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Feel im getting screwed...

post #1 of 24
Thread Starter 

Hows everyone? This is my first thread on here and thanks for the help in advanced!

I have recently moved up from being a line cook to training as a captain in my kitchen (helping out with ordering, scheduling, running inside/outside expo). I got a raise because of it and I am early in my career so I thought that what I was getting seemed fair. Talking to a new line cook who just got hired and is getting 50cents less an hour then me as just a cook... I feel like I'm being takin advantage of here. Not sure how to approach my boss on this one, any ideas? I would like to stay at this restaurant as I feel this job will help me in the long run and look good on a resume, but I could be wrong?

-Kyle

post #2 of 24

Heya!

 

Grats on being good enough for them to spend time in training you to do ordering.

It's not something that I would train just anyone to do.

 

You should probably just be grateful for them spending their time training you.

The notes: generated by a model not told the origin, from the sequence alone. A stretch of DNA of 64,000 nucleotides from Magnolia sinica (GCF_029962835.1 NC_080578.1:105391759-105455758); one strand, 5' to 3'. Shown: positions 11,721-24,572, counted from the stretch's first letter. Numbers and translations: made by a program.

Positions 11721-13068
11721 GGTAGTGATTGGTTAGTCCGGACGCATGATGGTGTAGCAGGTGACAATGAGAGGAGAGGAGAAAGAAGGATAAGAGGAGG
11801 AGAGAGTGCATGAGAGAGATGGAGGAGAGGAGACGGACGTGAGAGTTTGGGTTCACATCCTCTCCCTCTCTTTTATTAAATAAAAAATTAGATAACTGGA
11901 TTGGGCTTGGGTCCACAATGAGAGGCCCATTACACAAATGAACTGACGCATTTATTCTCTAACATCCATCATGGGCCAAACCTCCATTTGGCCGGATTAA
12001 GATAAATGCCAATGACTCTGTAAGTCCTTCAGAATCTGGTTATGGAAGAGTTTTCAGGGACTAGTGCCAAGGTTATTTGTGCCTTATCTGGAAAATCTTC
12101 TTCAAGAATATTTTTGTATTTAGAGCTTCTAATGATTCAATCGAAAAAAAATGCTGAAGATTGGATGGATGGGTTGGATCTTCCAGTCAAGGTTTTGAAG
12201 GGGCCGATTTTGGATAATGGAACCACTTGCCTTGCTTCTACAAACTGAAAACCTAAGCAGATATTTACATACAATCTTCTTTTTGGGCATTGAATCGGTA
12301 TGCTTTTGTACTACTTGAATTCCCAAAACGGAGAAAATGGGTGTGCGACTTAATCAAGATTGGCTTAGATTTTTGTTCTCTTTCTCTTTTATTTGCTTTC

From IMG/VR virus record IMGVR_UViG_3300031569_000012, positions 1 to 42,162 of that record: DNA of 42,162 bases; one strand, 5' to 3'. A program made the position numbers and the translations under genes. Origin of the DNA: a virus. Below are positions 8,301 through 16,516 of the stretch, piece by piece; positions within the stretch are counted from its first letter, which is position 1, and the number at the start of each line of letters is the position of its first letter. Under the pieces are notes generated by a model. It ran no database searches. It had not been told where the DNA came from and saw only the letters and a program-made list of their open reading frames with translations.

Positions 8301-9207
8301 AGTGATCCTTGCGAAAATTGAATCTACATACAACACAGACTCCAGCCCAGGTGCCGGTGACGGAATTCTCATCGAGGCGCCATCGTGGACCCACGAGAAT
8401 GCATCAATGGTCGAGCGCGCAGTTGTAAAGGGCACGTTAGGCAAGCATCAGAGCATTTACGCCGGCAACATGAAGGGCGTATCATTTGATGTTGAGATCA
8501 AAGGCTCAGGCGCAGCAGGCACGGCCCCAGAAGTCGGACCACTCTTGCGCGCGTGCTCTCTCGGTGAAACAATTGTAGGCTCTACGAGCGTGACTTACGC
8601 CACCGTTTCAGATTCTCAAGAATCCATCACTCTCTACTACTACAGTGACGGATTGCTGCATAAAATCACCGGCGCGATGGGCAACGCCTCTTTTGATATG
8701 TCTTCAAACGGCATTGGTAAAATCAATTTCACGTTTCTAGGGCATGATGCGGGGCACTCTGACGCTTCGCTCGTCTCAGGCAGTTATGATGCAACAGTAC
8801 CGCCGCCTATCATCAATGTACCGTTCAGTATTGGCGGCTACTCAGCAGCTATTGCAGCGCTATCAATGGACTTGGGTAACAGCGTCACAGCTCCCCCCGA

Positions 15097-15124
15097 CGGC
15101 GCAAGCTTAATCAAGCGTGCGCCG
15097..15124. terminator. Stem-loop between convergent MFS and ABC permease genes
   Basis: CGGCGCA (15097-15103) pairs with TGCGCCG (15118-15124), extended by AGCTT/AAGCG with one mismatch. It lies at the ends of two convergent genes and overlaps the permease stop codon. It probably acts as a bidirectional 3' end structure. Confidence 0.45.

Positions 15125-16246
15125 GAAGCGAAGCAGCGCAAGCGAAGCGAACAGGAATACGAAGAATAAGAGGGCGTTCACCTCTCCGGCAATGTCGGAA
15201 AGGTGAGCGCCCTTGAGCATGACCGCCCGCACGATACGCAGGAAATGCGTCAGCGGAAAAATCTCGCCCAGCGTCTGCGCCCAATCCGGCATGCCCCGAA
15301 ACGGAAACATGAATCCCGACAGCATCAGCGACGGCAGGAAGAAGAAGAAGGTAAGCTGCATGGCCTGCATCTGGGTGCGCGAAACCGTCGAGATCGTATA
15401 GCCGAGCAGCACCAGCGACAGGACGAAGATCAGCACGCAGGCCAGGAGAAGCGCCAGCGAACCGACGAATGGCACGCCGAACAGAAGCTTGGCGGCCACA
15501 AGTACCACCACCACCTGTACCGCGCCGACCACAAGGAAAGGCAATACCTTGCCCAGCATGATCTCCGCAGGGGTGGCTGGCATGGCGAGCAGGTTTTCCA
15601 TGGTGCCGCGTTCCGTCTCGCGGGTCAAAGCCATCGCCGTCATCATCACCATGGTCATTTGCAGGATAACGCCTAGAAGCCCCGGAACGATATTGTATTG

Consider it an apprenticeship.

 

I've got line cooks practically begging me to teach them how to food cost and whatnot.

I simply don't have the time to do it.

There are classes you can take to learn and PAY for the knowledge...  or you can get paid to learn and be happy that you're getting paid more than that line cook...

 

tldr; they're paying you AND training you. 

Don't look a gift horse in the mouth.

 

post #3 of 24
Thread Starter 

Didn't think of it from that point of view, I am happy I got the position and a raise. Thanks for opening my eyes!

post #4 of 24

Do the job till you learn it all. The more you learn the more valuable you are to them . then ask for raise as now they have invested time in you and won't want you to leave

Chef EdB
Over 50 years in food service business 35 as Ex Chef. Specializing in Volume upscale Catering both on and off premise .(former Exec. Chef in the largest on premise caterer in US  with 17 Million Dollars per year annual volume). 
      Well versed in all facets of Continental Cuisine...

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Chef EdB
Over 50 years in food service business 35 as Ex Chef. Specializing in Volume upscale Catering both on and off premise .(former Exec. Chef in the largest on premise caterer in US  with 17 Million Dollars per year annual volume).